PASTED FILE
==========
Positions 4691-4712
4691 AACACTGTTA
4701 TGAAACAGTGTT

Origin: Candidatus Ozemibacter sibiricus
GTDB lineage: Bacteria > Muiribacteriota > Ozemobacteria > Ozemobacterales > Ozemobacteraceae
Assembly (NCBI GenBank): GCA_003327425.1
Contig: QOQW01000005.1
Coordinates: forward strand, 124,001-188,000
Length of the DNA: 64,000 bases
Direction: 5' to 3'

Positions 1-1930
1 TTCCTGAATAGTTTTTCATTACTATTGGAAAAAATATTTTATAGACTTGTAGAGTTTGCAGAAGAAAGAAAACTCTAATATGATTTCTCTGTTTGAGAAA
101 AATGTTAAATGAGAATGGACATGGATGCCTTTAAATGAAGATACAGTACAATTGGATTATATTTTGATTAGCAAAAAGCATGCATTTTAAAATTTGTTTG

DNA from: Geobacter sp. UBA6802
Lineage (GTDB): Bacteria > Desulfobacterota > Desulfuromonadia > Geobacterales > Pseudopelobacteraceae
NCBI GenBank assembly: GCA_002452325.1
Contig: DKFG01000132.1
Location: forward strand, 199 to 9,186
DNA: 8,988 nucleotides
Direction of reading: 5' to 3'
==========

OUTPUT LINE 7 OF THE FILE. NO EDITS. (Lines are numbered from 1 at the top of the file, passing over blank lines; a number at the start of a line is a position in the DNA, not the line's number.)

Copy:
Contig: QOQW01000005.1